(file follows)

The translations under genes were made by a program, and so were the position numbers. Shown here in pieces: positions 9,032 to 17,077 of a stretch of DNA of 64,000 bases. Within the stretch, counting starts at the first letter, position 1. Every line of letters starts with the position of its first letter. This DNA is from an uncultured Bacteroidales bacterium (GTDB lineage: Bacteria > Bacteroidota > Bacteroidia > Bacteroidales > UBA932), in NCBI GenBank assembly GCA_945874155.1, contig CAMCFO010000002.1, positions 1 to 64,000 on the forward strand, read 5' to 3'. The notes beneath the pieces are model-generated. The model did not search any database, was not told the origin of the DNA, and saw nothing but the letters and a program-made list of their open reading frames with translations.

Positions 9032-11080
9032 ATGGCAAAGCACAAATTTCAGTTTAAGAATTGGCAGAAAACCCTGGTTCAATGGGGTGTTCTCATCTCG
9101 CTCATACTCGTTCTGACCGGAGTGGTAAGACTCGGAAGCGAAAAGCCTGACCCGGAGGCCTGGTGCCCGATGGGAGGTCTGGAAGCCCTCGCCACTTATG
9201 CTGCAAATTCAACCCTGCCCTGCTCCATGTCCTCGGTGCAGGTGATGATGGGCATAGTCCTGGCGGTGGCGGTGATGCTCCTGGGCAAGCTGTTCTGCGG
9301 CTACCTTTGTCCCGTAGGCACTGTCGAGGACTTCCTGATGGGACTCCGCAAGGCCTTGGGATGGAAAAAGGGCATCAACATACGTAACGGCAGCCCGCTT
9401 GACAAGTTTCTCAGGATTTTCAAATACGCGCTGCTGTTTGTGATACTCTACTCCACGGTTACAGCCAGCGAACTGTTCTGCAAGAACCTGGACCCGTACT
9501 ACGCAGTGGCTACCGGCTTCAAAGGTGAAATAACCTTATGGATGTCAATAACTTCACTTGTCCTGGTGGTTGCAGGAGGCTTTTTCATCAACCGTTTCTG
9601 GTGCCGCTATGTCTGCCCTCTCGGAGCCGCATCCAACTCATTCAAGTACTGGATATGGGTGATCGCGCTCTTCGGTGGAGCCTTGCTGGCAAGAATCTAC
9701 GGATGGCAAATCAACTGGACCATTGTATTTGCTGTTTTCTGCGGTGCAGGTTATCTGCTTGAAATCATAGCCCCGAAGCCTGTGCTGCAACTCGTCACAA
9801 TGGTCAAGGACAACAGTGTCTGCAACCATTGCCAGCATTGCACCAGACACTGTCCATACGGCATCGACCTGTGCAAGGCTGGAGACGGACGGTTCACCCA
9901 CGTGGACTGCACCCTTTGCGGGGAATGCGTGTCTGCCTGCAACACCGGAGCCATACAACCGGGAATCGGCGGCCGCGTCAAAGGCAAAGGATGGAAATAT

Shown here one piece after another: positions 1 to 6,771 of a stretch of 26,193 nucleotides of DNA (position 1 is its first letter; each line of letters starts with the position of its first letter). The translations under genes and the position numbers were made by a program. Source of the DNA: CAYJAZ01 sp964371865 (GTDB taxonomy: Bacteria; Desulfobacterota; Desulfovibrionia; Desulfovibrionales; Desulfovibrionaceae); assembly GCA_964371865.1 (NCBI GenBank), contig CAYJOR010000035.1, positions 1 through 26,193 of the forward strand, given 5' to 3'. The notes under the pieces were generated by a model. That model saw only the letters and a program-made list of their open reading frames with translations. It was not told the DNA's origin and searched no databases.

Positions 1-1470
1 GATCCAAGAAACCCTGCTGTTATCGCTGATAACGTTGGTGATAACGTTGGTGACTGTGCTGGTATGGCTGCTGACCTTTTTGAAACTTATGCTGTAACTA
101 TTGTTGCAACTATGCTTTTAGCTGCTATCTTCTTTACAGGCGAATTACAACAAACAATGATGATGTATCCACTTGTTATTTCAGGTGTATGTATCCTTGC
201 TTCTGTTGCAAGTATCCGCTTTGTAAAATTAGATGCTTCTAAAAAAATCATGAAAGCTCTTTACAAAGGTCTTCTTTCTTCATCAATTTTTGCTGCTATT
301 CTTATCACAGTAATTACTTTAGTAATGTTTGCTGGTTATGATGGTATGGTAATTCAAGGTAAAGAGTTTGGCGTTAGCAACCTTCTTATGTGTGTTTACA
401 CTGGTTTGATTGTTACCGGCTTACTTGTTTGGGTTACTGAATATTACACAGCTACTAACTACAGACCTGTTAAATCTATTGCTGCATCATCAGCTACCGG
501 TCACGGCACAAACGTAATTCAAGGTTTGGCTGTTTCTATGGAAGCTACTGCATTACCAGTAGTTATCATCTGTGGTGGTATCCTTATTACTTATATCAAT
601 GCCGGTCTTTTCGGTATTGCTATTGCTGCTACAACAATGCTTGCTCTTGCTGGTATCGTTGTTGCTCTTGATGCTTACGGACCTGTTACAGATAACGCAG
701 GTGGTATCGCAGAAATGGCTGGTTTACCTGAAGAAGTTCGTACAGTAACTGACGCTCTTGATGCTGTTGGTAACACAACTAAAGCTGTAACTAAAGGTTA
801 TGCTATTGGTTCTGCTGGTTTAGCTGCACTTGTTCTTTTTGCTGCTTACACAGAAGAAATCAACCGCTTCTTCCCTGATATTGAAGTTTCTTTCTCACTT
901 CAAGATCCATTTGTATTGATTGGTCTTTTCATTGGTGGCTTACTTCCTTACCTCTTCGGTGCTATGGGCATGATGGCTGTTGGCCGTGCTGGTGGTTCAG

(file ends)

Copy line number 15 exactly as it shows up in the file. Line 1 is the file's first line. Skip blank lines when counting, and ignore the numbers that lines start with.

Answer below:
1 GATCCAAGAAACCCTGCTGTTATCGCTGATAACGTTGGTGATAACGTTGGTGACTGTGCTGGTATGGCTGCTGACCTTTTTGAAACTTATGCTGTAACTA